CS 333: Assignment #2

Lexical Analysis

The first thing we have to do with any programming language is build a lexical analyzer that converts a text string into a series of tokens. There are lots of tools for handling this. For this assignment, you'll make use of the flex lexical analysis tool and build a few different parsers.


Flex is an open source lexical analysis tool. The way it works is you first create an input file that defines symbols and production rules that describe how to parse a text file. Then you run flex and it produces a C file. You can then compile the C file and run it on some input.

As an example, consider the following hello world program for Flex. The line beginning with blah defines a rule that says to replace instances of blah with hello world.

blah    printf("hello world");

int main(int argc, char *argv[]) {

If you type the above into a file called replace.yy and then execute the following commands, you get the resulting behavior.

bash-3.2$ flex replace.yy
bash-3.2$ gcc -o repl lex.yy.c -lfl
bash-3.2$ echo "blah and another blah" | ./repl
hello world and another hello world

The documentation for flex provides many more examples and a description of the syntax.

Note that flex is based on regular expressions, which are similar to the extended BNF notation we've gone over in class. There is lots of documentation for regular expressiones, and they can be very useful in many situations.

  1. Using flex, make a program called encode that takes any character in a-z or A-Z and shifts it 13 spaces forward in the alphabet, with wraparound from z back to a. Run it on this file. You can test that it is working correctly by running the output of encode through encode again. The result should be the original document.
  2. Using flex, make a program that reads in a text file and tells you not only the number of rows and characters, but also how many of each vowel [a, e, i, o, u] are in the file.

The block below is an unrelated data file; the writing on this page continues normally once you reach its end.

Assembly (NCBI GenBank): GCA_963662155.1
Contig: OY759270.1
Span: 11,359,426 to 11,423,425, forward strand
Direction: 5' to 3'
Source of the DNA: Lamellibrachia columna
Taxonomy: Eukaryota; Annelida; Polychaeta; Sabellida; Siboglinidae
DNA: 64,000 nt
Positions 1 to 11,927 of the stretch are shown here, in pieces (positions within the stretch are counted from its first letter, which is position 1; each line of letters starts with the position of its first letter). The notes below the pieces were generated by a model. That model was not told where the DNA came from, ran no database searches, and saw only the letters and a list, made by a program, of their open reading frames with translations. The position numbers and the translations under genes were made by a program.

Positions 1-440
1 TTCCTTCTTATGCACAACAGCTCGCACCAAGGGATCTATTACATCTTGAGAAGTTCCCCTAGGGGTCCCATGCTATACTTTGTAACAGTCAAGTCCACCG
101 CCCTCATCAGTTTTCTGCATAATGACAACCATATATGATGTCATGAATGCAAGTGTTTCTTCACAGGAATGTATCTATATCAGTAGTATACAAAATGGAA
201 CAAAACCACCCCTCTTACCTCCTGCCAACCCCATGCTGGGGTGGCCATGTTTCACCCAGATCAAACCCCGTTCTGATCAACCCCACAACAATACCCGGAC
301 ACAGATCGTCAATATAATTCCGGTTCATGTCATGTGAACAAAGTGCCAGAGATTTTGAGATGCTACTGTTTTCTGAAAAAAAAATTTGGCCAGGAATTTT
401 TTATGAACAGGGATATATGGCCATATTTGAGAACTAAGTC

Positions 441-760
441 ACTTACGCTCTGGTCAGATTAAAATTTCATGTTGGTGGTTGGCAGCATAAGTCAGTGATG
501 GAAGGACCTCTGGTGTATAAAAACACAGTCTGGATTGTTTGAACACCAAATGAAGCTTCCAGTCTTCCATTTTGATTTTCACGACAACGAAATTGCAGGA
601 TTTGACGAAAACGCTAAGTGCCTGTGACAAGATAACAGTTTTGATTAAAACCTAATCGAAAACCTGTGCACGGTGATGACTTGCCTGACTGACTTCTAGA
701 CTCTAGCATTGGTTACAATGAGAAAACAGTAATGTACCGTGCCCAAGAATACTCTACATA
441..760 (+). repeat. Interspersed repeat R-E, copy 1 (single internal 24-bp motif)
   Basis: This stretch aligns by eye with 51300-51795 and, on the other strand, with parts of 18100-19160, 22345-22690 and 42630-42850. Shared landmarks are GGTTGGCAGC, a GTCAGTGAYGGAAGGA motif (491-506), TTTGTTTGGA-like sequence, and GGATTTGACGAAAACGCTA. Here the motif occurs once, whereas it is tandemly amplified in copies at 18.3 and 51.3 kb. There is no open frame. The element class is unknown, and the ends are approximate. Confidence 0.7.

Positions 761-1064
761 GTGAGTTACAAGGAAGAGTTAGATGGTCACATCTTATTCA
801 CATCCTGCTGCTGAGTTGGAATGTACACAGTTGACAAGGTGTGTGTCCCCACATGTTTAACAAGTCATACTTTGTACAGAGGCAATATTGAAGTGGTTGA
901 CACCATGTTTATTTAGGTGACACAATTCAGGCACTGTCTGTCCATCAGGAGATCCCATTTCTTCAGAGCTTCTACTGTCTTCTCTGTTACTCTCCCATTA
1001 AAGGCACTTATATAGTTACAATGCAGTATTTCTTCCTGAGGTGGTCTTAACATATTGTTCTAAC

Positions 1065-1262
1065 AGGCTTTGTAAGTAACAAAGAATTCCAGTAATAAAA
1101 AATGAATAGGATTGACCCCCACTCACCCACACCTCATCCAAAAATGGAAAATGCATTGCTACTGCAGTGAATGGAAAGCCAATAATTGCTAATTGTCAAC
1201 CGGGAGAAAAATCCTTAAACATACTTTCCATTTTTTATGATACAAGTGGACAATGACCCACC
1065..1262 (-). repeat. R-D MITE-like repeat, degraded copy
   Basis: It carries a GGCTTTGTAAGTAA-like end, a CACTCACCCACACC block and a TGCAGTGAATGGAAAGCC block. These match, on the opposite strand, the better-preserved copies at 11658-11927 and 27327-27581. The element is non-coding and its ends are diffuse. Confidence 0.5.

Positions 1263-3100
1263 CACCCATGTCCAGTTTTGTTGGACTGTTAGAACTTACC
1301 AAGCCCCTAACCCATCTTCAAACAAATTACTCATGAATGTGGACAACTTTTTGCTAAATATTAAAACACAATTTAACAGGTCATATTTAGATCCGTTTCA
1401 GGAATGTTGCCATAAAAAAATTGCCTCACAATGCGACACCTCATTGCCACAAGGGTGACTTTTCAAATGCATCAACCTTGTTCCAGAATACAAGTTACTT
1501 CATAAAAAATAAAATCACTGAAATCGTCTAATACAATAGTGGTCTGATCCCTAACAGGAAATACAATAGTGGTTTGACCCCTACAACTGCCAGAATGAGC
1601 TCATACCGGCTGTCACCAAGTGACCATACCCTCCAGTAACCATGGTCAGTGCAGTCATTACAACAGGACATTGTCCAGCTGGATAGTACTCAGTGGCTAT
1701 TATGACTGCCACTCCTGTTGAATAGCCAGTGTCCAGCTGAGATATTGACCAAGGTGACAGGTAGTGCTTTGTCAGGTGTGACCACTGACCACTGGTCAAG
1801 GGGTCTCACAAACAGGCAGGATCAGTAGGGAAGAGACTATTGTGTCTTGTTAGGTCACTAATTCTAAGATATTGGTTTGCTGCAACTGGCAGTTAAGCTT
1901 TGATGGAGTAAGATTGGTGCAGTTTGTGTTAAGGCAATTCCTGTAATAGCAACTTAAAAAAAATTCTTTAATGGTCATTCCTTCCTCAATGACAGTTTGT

3. Make a program that strips an html file of all tags and comments. It should also strip the file of all whitespace except for a blank line wherever there used to be a <p> tag. Test it on this web page. Here is a downloadable version.

    Note that this is challenging to do in a way that make the output reasonably formatted. As an extension, you can make your program do more sophisticated things like replace &gt; with >.

  4. Implement a parser for Clite. For now, the output of your program should just be a sequence of strings, one per line. Please use the following strings.
    Integer-<value>A sequence of one or more digits.
    Float-<value>An integer, a dot, and another integer.
    Keyword-<word>if | else | while | for | int | float
    Identifier-<name>Legal names/identifiers.
    Assignment =
    Comparison-<symbol>== | < | > | <= | >=
    Operator-<symbol>+ | - | * | /
    Open-bracket {
    Close-bracket }
    Open-paren (
    Close-paren )

    Ideally, your program should also ignore comments. You can test your program on this example. You should get something like this result.



The writeup for each project should be a brief summary of what you did along with some code examples, terminal output, or screen shots, depending upon the assignment. Please organize the writeup as follows.

  1. Title of the project and your name
  2. An abstract describing what you did in 200 words or less.
  3. A brief description of code you wrote.
  4. Results.
  5. A brief description of what you learned.


Make your writeup for the project a wiki page in your personal space. If you have questions about making a wiki page, stop by my office or ask in class.

Once you have written up your assignment, give the page the label:


You can give any page a label when you're editing it using the label field at the bottom of the page.

Do not put code on your writeup page or anywhere it can be publicly accessed. To hand in code, attach it to an email and send it to the prof.